The first forts were built along the North-Eastern coastline in 1612 using stone instead of timber by Governor Richard Moore to defend against possible Spanish attacks. The use of stone is the reason why several are still standing today. The British over time continued to build forts along the island and out into the west to protect themselves against any naval threats especially the U.S during the American War of Independence. In total 90 forts, 16 of them being mini-forts were built along the island coast. Throughout the years, the forts were only used once during a Spanish attack in 1614. As time went on and the U.S became allies with the British, the American army moved into Bermuda to aid in protecting the island’s coastline during the World Wars. By 1995, both the British and U.S navy left the island as they were unneeded.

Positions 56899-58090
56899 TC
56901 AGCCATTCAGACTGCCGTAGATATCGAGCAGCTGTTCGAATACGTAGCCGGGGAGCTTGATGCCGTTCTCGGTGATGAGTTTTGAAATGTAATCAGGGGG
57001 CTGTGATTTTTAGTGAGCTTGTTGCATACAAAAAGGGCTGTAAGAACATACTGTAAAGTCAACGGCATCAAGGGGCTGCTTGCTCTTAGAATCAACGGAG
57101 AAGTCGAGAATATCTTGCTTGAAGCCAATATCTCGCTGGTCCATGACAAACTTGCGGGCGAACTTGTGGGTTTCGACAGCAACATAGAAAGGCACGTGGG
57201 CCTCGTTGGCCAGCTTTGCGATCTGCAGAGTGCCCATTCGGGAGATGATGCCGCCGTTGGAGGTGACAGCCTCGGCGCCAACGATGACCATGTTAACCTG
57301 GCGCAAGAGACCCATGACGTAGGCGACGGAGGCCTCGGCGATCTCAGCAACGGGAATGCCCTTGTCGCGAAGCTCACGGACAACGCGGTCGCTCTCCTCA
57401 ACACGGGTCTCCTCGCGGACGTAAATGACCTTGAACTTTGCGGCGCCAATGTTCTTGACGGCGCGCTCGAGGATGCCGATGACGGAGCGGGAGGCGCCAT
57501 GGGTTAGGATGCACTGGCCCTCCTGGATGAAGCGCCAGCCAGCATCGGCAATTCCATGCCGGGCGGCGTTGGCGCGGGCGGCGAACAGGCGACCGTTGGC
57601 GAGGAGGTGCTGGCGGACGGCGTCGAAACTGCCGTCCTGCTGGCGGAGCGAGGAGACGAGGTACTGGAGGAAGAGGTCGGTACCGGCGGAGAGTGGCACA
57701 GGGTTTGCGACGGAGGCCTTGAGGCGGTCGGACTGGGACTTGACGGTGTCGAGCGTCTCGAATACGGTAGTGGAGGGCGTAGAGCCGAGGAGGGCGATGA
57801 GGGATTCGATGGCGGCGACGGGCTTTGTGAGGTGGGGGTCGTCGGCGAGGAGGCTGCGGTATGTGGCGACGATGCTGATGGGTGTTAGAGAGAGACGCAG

The first fort, the King’s Castle, was built by Governor Richard Moore in 1612 on Castle Island by Castle Harbour which is by the north-east shore. This location was specifically chosen as he thought the island was most vulnerable here, the fort also guards the Castle Roads which are the main water channel to Castle Harbour. This was the only fort that was ever attacked. King’s Castle is the oldest fort in Bermuda and is the oldest stone-fort in the entire western hemisphere. In 1621 the Captain’s House was added to the fort and is now the oldest stone house in Bermuda. Castle Island harbour many other forts as well and has become a UNESCO World Heritage Site.